Why Doctors Are Tweeting During Surgery
Hospitals are using Twitter to teach and share information about operations.
April 16, 2009 — -- Social networking has hit the operating room.
Imagine tweeting about a double-knee replacement in Wisconsin. As you watch, you can send in your questions.
It's no dream; this is a reality as the medical arena makes health care more interactive.
"I think it's a unique opportunity to explore innovative ways to communicate with patients and alleviative fears they may have about joint-replacement surgery," said Dr. Joel Wallskog, an orthopedic surgeon at Aurora Health Care in Milwaukee.
Wallskog will conduct a knee-replacement surgery today in Wisconsin when the first health care system in the state gives live updates on a surgery via Twitter . Starting at 8 a.m. CT, nearly anyone who belongs to Twitter can follow Wallskog as he replaces a woman's knee.
But they're not the first in the nation.
By one estimate, more than 100 hospitals have some kind of Twitter account and 82 hospitals have Facebook pages.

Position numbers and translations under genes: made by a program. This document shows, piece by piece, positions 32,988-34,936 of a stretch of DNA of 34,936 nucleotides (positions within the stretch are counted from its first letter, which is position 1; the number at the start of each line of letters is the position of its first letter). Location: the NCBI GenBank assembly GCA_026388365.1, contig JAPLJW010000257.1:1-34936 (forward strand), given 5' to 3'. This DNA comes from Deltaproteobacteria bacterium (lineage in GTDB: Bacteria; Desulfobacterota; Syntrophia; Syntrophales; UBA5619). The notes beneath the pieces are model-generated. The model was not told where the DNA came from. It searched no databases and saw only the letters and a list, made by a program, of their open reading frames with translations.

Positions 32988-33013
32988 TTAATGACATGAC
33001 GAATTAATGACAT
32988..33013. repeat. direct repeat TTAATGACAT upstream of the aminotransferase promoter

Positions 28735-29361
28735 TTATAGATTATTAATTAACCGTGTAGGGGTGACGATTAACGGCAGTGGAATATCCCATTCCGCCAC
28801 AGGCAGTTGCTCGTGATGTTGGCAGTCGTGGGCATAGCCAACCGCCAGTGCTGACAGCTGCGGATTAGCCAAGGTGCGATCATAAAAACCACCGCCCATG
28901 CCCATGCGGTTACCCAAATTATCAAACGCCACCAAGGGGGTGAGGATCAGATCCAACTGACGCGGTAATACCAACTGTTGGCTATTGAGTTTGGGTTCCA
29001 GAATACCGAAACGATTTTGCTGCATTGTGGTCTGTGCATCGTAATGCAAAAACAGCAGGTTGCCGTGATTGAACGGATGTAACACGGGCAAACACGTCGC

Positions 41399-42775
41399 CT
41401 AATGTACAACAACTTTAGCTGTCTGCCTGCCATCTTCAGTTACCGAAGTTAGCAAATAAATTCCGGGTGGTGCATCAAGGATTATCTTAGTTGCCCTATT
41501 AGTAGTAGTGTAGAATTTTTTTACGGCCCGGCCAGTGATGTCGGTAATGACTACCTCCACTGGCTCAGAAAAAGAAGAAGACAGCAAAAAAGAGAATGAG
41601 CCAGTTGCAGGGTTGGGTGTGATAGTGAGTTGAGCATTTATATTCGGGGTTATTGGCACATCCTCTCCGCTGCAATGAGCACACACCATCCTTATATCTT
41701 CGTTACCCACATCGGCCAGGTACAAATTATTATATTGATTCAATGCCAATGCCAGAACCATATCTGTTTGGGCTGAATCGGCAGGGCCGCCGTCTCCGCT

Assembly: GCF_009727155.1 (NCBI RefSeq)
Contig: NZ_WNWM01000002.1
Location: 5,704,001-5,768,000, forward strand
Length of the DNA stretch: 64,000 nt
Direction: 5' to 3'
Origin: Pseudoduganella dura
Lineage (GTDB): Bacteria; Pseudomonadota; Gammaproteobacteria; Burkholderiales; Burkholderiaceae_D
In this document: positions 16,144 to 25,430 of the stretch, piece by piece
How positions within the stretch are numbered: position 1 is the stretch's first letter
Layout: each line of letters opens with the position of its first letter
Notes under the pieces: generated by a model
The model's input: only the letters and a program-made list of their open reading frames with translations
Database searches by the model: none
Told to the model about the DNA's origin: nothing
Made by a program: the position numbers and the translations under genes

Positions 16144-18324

Deb Borchert had her uterus removed earlier this month at Sherman Hospital in Elgin, Ill. Little did she know her surgery would become an Internet sensation.
Borchet had no problem when the doctors asked her if it would be all right to use Twitter to communicate with the outside world during the robotic surgery, which is a fairly cutting-edge procedure that is minimally invasive and requires less recovery time than traditional hysterectomy surgery.
"I think that's a great idea, because if there's another woman out there who has that option [of robotic surgery] and it helps her to go this way, that's a great opportunity," Borchert said.